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banh troi - floating cake | by Zenith Phuong
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banh troi - floating cake

Flavour of floating cakes


The custom of enjoying floating cakes on March. 3 dates from King Hung Dynasty. On that day, people often offered floating cakes and other offerings to their ancestors and deities. The way of expressing their respect and gratefulness to their beloved and supernatural predeccesors seems an long-lasting one sleeping within each Vietnamese.


March 3 offerings, simple and strictly austere, includes a dish of purely white grapefruit flowers and a plate of marble floating cakes. Take a small piece of the cake, you can feel the freshness of well-done omochio and the charming fragrance of its sugar fillings.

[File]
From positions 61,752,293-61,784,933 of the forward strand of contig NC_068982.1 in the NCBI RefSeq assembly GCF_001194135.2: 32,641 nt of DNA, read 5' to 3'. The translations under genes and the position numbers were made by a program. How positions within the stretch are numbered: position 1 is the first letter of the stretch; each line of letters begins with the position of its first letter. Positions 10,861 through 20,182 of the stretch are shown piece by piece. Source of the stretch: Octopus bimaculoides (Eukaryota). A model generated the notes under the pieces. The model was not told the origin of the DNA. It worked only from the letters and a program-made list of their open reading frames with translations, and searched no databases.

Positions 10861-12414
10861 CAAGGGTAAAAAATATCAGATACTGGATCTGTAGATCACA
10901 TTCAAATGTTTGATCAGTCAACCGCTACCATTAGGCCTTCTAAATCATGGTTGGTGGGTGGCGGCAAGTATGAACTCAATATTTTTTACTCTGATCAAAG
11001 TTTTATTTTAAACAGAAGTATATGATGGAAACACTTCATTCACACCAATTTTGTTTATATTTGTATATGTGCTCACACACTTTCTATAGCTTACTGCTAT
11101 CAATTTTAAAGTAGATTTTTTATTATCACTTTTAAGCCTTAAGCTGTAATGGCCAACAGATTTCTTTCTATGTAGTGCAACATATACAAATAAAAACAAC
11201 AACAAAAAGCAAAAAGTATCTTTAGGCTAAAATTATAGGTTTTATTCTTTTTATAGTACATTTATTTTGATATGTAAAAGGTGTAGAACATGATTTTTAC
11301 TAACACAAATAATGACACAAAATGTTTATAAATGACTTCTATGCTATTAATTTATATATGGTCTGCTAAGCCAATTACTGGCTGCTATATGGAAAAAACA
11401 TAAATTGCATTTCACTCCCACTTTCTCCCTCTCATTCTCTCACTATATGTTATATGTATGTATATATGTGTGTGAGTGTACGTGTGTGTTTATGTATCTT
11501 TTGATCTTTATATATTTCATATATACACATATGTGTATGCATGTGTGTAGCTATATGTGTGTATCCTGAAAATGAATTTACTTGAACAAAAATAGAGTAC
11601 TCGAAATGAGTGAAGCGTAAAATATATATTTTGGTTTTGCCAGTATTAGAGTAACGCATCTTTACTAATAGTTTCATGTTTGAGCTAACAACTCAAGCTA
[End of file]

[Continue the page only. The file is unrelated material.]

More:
Omochio and sugar fillings are the main ingredients. The recipe for marble cakes sounds quite simple but it 's not easy to make well-tasted pieces. Omochio, first, is moulded with water. The amount of water should be of a moderate ratio, otherwise the omochio become too glutinous or too dry. The pieces of "mochi" having sugar fillings inside are rounded and boiled. When the marble pieces float onto the surface, put them on plates. The flavour and fragrance, then, get you know that they are ready to be served.


The secret of floating cakes lies in sugar fillings. The best ones are cooked in Lu Village, Thanh Tri nothern province, which looks like viscous and yellow "sweet soup".


Comes 3rd of March, Vietnamese family, enthusiasticly and bustlingly, prepare for a pot of floating cakes. Then, you can see joyness and happiness on their faces.


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Taken on June 23, 2006